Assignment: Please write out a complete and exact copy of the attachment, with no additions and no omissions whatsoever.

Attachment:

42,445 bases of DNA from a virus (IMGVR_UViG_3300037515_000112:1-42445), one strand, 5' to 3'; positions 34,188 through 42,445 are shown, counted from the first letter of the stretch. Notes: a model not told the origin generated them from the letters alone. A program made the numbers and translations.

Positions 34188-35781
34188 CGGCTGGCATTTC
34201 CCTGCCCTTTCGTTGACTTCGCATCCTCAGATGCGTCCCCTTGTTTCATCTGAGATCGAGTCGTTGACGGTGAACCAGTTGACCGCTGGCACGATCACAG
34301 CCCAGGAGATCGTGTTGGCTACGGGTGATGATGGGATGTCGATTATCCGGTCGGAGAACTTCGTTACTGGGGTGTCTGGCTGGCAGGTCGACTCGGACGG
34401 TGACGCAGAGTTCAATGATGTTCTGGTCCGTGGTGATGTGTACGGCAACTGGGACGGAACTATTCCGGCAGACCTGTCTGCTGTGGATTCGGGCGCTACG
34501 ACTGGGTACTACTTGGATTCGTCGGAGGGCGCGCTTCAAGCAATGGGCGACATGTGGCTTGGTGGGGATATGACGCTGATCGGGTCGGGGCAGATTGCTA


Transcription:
42,445 bases of DNA from a virus (IMGVR_UViG_3300037515_000112:1-42445), one strand, 5' to 3'; positions 34,188 through 42,445 are shown, counted from the first letter of the stretch. Notes: a model not told the origin generated them from the letters alone. A program made the numbers and translations.

Positions 34188-35781
34188 CGGCTGGCATTTC
34201 CCTGCCCTTTCGTTGACTTCGCATCCTCAGATGCGTCCCCTTGTTTCATCTGAGATCGAGTCGTTGACGGTGAACCAGTTGACCGCTGGCACGATCACAG
34301 CCCAGGAGATCGTGTTGGCTACGGGTGATGATGGGATGTCGATTATCCGGTCGGAGAACTTCGTTACTGGGGTGTCTGGCTGGCAGGTCGACTCGGACGG
34401 TGACGCAGAGTTCAATGATGTTCTGGTCCGTGGTGATGTGTACGGCAACTGGGACGGAACTATTCCGGCAGACCTGTCTGCTGTGGATTCGGGCGCTACG
34501 ACTGGGTACTACTTGGATTCGTCGGAGGGCGCGCTTCAAGCAATGGGCGACATGTGGCTTGGTGGGGATATGACGCTGATCGGGTCGGGGCAGATTGCTA